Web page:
For example, Mr Tom Wan was fined a total of £1340 pursuant to daily fines of £10 imposed by HMRC for alleged failure to comply with the requirements of an information notice dated 9 September 2009. Mr Wan appealed the daily penalties to the First-tier Tribunal on 5 July 2011 arguing that he had supplied all the necessary information, but the First-tier Tribunal rejected this contention dismissing Mr Wan's appeal finding that he had failed to provide statements for three bank accounts.
HMRC also has available the option of bringing criminal proceedings if documents are being concealed or destroyed following notice that the documents are likely to be the subject to an information notice.
Furthermore, as from 1 April 2010, HMRC is able to 'name and shame' serious tax evaders on HMRC's website as an additional deterrent to reduce tax evasion.
It is a reasonable assumption that the economic turmoil and deficit difficulties facing the UK will invigor HMRC to investigate offshore accounts.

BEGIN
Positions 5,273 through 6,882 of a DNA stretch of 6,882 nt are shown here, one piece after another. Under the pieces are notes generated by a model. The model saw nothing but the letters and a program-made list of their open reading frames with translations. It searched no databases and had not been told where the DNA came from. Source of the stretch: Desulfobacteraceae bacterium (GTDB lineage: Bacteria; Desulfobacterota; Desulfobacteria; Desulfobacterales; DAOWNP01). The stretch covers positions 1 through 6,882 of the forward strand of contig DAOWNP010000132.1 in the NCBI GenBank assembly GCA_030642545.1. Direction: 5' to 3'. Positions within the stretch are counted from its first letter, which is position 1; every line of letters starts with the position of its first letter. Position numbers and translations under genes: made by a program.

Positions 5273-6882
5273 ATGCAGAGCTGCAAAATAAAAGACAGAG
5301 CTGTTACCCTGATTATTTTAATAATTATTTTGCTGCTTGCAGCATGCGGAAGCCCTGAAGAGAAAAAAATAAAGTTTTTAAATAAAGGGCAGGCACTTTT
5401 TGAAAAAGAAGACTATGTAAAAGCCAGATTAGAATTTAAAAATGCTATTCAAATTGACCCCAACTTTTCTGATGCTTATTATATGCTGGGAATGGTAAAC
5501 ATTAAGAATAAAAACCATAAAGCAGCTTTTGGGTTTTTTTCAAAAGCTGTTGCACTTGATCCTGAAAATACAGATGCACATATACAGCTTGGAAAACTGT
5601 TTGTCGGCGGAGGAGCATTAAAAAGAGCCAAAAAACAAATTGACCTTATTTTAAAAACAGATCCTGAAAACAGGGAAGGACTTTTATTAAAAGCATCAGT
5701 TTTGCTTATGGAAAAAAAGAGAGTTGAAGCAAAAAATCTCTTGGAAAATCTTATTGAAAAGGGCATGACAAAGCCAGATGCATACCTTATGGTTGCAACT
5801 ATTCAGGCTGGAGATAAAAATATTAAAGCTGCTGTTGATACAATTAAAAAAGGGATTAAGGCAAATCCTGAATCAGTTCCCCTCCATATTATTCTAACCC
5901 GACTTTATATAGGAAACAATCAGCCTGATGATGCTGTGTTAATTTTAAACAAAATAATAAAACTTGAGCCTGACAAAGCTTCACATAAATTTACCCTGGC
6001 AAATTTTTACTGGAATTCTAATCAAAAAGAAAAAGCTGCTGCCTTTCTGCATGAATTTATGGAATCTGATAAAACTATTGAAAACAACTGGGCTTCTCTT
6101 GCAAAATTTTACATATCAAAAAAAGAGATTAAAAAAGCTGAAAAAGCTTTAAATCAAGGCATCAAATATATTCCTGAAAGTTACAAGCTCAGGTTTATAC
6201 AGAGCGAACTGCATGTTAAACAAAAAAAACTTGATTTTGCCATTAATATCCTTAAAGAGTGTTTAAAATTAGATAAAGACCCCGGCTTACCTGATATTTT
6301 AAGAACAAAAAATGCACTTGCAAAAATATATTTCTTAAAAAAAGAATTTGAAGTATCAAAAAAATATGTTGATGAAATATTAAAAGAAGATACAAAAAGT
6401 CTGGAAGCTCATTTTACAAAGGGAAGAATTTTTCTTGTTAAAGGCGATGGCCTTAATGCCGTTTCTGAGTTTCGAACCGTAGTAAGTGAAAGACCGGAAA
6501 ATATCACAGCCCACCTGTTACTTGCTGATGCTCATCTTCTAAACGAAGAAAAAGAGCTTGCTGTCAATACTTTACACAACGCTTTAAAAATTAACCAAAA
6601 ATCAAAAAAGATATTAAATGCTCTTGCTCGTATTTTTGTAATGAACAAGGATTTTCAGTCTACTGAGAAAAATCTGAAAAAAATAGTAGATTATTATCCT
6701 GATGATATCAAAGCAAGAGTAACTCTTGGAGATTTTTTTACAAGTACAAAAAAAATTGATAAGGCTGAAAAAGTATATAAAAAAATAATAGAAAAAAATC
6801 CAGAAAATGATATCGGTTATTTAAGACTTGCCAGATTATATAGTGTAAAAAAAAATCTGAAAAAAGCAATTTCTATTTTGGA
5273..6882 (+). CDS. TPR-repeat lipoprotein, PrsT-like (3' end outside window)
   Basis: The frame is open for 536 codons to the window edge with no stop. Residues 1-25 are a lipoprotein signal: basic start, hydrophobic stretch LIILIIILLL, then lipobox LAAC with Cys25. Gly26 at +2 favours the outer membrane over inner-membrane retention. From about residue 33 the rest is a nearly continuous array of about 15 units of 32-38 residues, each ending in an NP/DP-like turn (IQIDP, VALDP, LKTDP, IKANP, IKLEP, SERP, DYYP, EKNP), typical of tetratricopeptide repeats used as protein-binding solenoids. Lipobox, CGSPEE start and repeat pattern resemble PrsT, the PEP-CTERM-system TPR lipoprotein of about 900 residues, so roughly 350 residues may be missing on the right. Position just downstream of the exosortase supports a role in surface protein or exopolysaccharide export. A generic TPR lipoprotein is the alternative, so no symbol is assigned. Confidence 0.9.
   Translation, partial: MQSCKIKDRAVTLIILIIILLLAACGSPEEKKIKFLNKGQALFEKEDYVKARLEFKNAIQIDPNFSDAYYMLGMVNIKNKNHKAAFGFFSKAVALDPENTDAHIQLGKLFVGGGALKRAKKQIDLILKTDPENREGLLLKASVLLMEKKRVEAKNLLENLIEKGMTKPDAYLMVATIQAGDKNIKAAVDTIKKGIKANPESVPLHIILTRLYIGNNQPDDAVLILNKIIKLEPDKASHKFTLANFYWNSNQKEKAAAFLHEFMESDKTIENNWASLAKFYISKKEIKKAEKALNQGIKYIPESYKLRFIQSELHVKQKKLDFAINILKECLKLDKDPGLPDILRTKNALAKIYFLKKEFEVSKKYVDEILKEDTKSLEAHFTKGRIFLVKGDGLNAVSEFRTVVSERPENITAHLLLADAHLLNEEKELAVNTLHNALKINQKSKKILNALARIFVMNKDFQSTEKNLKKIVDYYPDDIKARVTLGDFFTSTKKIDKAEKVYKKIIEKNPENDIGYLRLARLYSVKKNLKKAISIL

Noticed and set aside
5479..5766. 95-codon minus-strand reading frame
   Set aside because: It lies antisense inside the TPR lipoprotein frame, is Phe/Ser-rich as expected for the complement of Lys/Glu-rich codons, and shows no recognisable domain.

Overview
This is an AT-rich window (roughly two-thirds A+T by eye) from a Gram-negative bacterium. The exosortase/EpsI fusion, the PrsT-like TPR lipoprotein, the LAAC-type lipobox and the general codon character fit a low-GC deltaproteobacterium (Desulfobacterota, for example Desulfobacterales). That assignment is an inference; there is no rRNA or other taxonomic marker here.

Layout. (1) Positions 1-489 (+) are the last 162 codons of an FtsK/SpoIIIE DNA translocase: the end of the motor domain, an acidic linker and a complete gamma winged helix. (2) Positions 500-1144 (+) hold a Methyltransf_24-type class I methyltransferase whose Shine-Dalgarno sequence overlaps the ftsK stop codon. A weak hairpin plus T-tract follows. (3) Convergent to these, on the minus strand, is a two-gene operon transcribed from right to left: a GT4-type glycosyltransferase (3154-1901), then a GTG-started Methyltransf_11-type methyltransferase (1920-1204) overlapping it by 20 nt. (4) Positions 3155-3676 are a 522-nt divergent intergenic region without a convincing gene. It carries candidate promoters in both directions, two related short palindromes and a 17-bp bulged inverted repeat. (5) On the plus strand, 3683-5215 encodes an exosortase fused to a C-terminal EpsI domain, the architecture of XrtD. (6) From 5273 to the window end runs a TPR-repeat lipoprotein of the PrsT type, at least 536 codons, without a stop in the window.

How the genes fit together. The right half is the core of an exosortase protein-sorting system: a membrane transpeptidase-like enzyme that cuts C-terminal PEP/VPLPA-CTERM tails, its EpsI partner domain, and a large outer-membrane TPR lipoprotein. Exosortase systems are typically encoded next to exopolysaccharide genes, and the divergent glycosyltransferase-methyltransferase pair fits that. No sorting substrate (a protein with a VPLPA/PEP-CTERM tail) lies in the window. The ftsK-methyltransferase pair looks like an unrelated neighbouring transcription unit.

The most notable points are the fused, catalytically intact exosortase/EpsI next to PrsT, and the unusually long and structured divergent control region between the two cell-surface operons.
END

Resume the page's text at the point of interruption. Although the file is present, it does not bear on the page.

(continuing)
UK taxpayers are perfectly entitled to operate bank and investment accounts in offshore jurisdictions. However, those UK taxpayers not fully complying with their obligations to the UK Exchequer may find HMRC knocking on their door. It would be sensible for those taxpayers to take the initiative and seek professional advice before HMRC writes to them. The Channel Islands can assist those taxpayers with the proper structuring of their wealth and/or business interests for their present and future benefit without fearing "the knock" from HMRC.
The content of this article is intended to provide a general guide to the subject matter. Specialist advice should be sought about your specific circumstances.